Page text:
Students tour the waste transfer station

Tours Bring Reality to Campus Waste and Recycling

The Waste Transfer Station (WTS) takes in about 50,000 pounds of trash each day combining sorted material and direct dump trash from laboratories and food facilities. Much of it though, like a water bottle or soda can, is recycled.

An Academic Collaboration

Two tour groups in July saw this firsthand: “Saving Face (Food, Agriculture, Construction, & Environment) Around the World. This group of 21 10th-12th graders come from around the world. This camp is run by the Worldwide Youth in Science and Engineering (WYSE) Program by The Grainger College of Engineering; campers are interested in Agricultural & Biological Engineering (ABE).

ABE professor Luis Rodriguez thought up the tour idea. He also happens to be the Associate Director of Education & Outreach for the Institute for Sustainability, Energy, and Environment (iSEE). He and other iSEE affiliates suggested tours in the sustainability realm.

So, after WTS campers headed to the Energy Farm, a 320-acre space managed by the College of ACES, and Solar Farm 2.0, where 12.3 megawatts (MWdc) energy is produced by 31,122 bi-facial panels.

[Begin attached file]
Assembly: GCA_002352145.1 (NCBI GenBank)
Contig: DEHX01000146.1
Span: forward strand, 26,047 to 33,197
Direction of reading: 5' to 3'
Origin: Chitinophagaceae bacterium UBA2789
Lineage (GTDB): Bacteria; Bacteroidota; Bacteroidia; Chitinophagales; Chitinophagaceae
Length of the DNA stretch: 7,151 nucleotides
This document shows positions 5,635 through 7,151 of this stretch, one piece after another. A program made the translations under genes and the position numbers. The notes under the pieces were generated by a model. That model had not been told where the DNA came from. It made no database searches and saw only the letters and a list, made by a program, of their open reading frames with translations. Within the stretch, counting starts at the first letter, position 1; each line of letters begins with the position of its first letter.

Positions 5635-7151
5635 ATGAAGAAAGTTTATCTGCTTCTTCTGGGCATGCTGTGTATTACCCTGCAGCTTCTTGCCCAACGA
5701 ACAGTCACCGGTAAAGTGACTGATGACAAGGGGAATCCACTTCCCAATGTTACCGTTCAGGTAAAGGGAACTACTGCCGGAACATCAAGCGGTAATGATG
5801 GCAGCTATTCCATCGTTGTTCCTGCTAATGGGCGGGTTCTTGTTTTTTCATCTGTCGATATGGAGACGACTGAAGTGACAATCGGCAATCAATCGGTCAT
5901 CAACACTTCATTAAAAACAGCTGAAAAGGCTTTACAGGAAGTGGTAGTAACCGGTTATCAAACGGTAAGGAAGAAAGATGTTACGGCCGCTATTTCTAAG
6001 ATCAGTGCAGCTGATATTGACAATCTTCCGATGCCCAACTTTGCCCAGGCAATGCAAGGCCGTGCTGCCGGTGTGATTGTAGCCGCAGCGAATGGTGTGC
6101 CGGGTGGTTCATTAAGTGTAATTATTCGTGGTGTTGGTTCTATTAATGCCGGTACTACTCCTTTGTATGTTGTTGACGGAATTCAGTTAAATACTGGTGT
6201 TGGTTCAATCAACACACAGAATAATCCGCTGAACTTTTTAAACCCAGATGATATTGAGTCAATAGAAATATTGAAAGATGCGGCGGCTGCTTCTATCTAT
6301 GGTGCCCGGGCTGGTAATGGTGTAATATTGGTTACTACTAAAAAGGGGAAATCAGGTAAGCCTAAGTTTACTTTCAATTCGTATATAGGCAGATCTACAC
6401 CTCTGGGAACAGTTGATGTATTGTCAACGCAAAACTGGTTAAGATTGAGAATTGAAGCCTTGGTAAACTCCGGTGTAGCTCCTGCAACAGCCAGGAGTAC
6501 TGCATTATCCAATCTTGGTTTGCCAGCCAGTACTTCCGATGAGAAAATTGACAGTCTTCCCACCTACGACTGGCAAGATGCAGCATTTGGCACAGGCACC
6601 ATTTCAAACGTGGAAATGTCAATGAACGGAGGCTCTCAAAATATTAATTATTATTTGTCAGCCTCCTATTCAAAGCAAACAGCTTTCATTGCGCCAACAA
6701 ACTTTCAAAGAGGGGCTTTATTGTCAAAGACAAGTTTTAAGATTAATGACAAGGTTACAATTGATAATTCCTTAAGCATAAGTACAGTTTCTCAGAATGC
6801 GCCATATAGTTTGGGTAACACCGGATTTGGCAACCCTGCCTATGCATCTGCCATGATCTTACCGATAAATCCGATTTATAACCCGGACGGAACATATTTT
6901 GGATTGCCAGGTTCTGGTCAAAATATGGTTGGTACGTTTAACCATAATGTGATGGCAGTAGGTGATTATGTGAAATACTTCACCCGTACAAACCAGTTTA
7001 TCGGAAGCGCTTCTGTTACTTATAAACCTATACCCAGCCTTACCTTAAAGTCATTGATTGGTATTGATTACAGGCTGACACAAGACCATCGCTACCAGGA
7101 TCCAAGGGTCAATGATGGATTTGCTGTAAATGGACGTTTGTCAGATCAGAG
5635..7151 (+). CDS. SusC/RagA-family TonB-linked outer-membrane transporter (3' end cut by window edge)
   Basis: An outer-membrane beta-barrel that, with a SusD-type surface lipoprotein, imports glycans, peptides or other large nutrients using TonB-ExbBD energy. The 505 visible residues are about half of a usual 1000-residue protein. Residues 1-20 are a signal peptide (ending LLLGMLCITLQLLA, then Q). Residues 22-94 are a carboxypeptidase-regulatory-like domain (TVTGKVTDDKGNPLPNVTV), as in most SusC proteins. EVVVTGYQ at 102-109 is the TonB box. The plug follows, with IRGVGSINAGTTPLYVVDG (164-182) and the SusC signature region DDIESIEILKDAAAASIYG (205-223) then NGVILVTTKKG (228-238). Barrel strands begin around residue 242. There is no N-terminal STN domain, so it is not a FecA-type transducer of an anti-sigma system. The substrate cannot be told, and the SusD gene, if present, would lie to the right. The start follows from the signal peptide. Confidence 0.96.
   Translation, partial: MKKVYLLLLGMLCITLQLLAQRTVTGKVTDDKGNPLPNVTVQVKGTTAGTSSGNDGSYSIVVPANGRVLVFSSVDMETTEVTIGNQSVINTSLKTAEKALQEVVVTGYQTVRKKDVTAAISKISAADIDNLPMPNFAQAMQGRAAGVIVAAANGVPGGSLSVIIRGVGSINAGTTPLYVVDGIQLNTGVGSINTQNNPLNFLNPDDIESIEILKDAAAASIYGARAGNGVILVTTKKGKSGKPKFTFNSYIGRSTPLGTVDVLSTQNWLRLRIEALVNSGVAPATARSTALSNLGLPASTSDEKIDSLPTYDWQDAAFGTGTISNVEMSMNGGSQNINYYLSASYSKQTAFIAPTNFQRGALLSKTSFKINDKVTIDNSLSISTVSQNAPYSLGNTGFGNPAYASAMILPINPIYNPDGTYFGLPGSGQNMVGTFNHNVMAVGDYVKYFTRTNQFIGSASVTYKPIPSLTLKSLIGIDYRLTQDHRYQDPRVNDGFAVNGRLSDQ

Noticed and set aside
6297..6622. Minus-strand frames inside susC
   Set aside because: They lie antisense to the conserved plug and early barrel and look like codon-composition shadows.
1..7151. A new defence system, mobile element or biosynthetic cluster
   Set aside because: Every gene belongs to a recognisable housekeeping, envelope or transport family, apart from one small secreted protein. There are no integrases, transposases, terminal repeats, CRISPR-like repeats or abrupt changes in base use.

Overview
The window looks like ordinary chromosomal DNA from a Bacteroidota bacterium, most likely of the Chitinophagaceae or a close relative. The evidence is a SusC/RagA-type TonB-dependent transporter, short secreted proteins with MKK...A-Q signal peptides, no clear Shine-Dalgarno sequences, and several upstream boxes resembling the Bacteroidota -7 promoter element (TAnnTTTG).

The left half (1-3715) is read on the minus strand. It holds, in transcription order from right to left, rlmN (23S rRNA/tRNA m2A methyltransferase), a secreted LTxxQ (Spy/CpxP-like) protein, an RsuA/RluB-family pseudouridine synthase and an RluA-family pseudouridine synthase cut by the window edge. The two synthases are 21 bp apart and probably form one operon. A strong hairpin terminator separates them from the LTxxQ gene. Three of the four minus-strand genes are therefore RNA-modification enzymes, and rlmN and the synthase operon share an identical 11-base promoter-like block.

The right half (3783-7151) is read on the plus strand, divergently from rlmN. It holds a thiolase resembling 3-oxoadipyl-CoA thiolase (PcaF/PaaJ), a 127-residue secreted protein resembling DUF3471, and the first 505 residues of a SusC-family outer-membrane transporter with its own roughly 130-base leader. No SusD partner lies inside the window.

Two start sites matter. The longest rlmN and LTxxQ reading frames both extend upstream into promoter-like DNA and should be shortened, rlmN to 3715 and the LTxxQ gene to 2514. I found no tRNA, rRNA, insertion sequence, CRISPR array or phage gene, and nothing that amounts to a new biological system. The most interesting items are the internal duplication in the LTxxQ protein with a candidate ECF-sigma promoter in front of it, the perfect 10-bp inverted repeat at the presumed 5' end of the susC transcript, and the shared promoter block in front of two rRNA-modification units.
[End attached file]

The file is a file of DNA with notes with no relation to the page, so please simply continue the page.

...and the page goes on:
The second camp was the ABE team from Discovering STEM in ACES Program (DSAP), part of the College of ACES. Seven high school students, mostly from Chicagoland, visited.

What’s Waste at WTS

Shawn Patterson, transportation manager, led the tour at WTS. Students saw sorting areas, and heard the process of sorting recyclables from material that must go to the landfill. The “source user” should find the appropriate place to dispose of their can, bottle, or other rubbish, Patterson said. Collection containers are found in heavily-trafficked facilities and transportation corridors.

Notably, plastic bottles and aluminum cans are recycled at a high rate, which not only benefits the environment, but brings in funds through the sale of those materials, according to Patterson.

Heavier industrial boxes and other packaging and shipping supplies are sorted, too.

One thing to watch: anything contaminated by food ingredients—think of the oil soaking through the bottom of a pizza box—must go to the landfill.

Sorting recyclables by F&S essential employees impacts strategic university goals and is one-of-a-kind for Big Ten and other peer schools.

To Tour F&S Facilities


Abbott Power Plant:

Solar Farms: